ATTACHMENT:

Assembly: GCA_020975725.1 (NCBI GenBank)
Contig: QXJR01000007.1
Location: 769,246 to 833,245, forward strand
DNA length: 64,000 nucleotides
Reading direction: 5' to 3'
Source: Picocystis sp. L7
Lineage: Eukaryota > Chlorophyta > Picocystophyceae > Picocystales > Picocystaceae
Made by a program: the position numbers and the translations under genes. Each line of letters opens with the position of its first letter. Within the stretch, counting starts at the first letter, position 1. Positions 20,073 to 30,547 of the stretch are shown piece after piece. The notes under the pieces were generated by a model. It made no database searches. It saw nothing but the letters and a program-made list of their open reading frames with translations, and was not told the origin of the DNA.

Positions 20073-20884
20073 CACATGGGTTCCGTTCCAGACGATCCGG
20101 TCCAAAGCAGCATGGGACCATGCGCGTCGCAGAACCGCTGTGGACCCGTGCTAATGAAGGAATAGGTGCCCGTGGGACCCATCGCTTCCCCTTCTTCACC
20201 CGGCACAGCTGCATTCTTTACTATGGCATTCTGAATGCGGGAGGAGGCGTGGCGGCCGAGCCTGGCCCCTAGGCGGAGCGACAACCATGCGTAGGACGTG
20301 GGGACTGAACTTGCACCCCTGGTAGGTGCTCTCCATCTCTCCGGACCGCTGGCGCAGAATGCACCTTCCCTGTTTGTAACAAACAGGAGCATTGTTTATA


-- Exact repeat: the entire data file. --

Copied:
Assembly: GCA_020975725.1 (NCBI GenBank)
Contig: QXJR01000007.1
Location: 769,246 to 833,245, forward strand
DNA length: 64,000 nucleotides
Reading direction: 5' to 3'
Source: Picocystis sp. L7
Lineage: Eukaryota > Chlorophyta > Picocystophyceae > Picocystales > Picocystaceae
Made by a program: the position numbers and the translations under genes. Each line of letters opens with the position of its first letter. Within the stretch, counting starts at the first letter, position 1. Positions 20,073 to 30,547 of the stretch are shown piece after piece. The notes under the pieces were generated by a model. It made no database searches. It saw nothing but the letters and a program-made list of their open reading frames with translations, and was not told the origin of the DNA.

Positions 20073-20884
20073 CACATGGGTTCCGTTCCAGACGATCCGG
20101 TCCAAAGCAGCATGGGACCATGCGCGTCGCAGAACCGCTGTGGACCCGTGCTAATGAAGGAATAGGTGCCCGTGGGACCCATCGCTTCCCCTTCTTCACC
20201 CGGCACAGCTGCATTCTTTACTATGGCATTCTGAATGCGGGAGGAGGCGTGGCGGCCGAGCCTGGCCCCTAGGCGGAGCGACAACCATGCGTAGGACGTG
20301 GGGACTGAACTTGCACCCCTGGTAGGTGCTCTCCATCTCTCCGGACCGCTGGCGCAGAATGCACCTTCCCTGTTTGTAACAAACAGGAGCATTGTTTATA